Potential Link Discovered Between Low Testosterone and Stroke

A new analysis of several prospective health studies indicates that low testosterone levels at any age are associated with an increased risk ischemic stroke in men.

A new analysis of several prospective health studies indicates that low testosterone levels at any age are associated with an increased risk ischemic stroke in men.

Researchers from 4 hospitals in Denmark began by pulling records for 4,615 men who were enrolled in the Copenhagen City Heart Study between 1981 and 1983 and followed for up to 29 years. In all, 524 of those men suffered an ischemic stroke, at an average age of 74 years, during the follow-up period.

Men with the lowest testosterone levels — at or below the tenth percentile when initially measured — were a third more likely to have ischemic strokes than all other men (Hazard ratio [HR], 1.33; 95% Confidence interval [CI], 1.04-1.71).

The study team, which presented its findings at the Scientific Sessions of the American Heart Association’s annual meeting in Chicago, also performed a meta-analysis on 4 prospective studies and found the same association.

In all, they collected records for 10,797 men and found that the increased risk of stroke for men who started with the lowest testosterone levels — again, at or below the tenth percentile at study outset — was even higher than the first analysis suggested (HR, 1.43; 95% CI: 1.21-1.70).

The group’s poster noted that 3 of the studies only enrolled men who were at least 65 years old at the outset but that the largest of the studies enrolled men who were as young as 21 years old.

The researchers reported that they found no connection between extremely low testosterone and ischemic stroke in women and, also, that they found no connection between extremely low estradiol levels and ischemic stroke in either sex.

Still, the researchers concluded, the relationship they discovered between low testosterone and ischemic stroke in men was robust and potentially important.

Previous research has convincingly demonstrated that stroke risk is associated with factors such as obesity that are in turn associated with low testosterone, they said, but previous work had yet to firmly establish that low testosterone was itself associated with ischemic stroke risk in men.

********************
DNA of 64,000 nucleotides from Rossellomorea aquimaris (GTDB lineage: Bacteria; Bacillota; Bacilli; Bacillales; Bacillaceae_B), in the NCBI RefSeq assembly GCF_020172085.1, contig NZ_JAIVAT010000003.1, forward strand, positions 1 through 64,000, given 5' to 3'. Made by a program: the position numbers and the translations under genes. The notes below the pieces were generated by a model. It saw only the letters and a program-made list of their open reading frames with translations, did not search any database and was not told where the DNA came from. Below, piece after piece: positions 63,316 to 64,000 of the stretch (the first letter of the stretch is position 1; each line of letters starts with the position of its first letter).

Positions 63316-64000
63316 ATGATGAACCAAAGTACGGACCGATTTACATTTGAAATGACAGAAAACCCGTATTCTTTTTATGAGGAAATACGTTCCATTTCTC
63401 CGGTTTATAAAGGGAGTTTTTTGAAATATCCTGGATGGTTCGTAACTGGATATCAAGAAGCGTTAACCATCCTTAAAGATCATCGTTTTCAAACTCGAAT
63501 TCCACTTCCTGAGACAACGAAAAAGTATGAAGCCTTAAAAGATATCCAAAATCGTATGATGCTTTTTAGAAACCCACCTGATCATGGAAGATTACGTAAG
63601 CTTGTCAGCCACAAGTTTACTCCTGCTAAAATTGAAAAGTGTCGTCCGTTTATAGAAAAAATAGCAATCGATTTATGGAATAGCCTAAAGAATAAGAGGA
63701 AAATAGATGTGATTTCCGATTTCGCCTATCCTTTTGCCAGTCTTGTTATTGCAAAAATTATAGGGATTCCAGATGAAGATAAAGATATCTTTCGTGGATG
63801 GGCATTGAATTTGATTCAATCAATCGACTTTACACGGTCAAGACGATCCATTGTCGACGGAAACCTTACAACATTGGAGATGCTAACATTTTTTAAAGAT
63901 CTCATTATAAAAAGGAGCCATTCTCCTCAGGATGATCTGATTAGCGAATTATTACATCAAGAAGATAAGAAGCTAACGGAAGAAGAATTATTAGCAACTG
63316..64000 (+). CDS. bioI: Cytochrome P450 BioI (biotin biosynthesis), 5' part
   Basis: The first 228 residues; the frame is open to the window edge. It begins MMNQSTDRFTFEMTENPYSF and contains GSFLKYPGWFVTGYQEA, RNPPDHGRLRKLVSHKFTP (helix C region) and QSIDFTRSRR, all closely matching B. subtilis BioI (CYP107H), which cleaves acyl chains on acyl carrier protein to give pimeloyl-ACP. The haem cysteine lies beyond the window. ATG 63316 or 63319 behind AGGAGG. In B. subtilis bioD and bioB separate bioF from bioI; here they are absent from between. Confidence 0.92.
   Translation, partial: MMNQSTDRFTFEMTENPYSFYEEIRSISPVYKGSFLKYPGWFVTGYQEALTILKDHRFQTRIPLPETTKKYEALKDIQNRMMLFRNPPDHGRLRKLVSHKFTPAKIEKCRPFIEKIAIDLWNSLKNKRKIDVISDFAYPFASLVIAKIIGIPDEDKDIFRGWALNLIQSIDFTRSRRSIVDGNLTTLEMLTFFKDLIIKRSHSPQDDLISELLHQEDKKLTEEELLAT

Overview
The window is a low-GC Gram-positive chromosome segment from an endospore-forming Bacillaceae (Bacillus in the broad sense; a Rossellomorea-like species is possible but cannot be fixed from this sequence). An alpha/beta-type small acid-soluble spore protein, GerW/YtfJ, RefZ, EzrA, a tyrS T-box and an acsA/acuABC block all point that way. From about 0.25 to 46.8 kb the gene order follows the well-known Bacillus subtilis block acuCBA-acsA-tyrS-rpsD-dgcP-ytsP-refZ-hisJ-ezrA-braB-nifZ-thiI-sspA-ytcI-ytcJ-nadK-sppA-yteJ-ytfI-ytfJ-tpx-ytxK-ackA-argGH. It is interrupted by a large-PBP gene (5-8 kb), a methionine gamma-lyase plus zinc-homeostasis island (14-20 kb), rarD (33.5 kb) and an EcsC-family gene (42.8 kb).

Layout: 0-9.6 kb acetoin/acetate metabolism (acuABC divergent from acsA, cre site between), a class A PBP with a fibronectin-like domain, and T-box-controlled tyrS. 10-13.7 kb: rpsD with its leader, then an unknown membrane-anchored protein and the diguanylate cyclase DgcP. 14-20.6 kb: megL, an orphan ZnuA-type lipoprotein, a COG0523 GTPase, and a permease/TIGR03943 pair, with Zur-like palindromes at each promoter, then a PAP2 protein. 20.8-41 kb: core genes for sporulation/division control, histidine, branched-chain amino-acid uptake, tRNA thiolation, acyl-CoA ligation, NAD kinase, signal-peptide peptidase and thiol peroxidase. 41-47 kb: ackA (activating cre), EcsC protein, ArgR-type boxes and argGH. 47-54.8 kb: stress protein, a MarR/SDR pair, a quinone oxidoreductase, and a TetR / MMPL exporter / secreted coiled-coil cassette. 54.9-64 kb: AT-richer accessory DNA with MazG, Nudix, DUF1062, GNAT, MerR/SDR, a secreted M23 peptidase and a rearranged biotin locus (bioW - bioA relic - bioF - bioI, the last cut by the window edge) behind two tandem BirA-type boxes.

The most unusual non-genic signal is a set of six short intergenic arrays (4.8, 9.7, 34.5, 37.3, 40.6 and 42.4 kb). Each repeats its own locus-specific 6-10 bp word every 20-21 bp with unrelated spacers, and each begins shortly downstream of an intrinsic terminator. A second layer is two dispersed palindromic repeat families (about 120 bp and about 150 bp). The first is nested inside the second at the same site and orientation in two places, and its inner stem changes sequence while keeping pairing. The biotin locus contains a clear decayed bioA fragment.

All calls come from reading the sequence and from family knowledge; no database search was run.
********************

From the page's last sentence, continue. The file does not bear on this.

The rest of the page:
Still, there have been several previous studies that suggest such a link.

Another Danish team published a much-cited paper in Arteriosclerosis, Thrombosis and Vascular Biology that compared testosterone levels of 144 men who had just suffered a stroke with the testosterone levels of 47 healthier controls.

Mean total serum testosterone was 13.8±0.5 nmol/L in stroke patients and 16.5±0.7 nmol/L in control subjects (P=.002). Free serum testosterone, meanwhile averaged 40.8±1.3 pmol/L in stroke patients and 51.0±2.2 pmol/L in control subjects (P=.0001).

“Both total and free testosterone were significantly inversely associated with stroke severity and 6-month mortality, and total testosterone was significantly inversely associated with infarct size,” the study authors wrote.

“The differences in total and free testosterone levels between patients and control subjects could not be explained by 10 putative risk factors for stroke, including age, blood pressure, diabetes, ischemic heart disease, smoking, and atrial fibrillation.”

Of course, different studies have reached different conclusions about whether testosterone replacement therapy increases the risk of stroke, decreases it or has no significant effect.

Large retrospective studies have reached both conclusions and regulators around the world have called for large prospective studies that will settle the matter.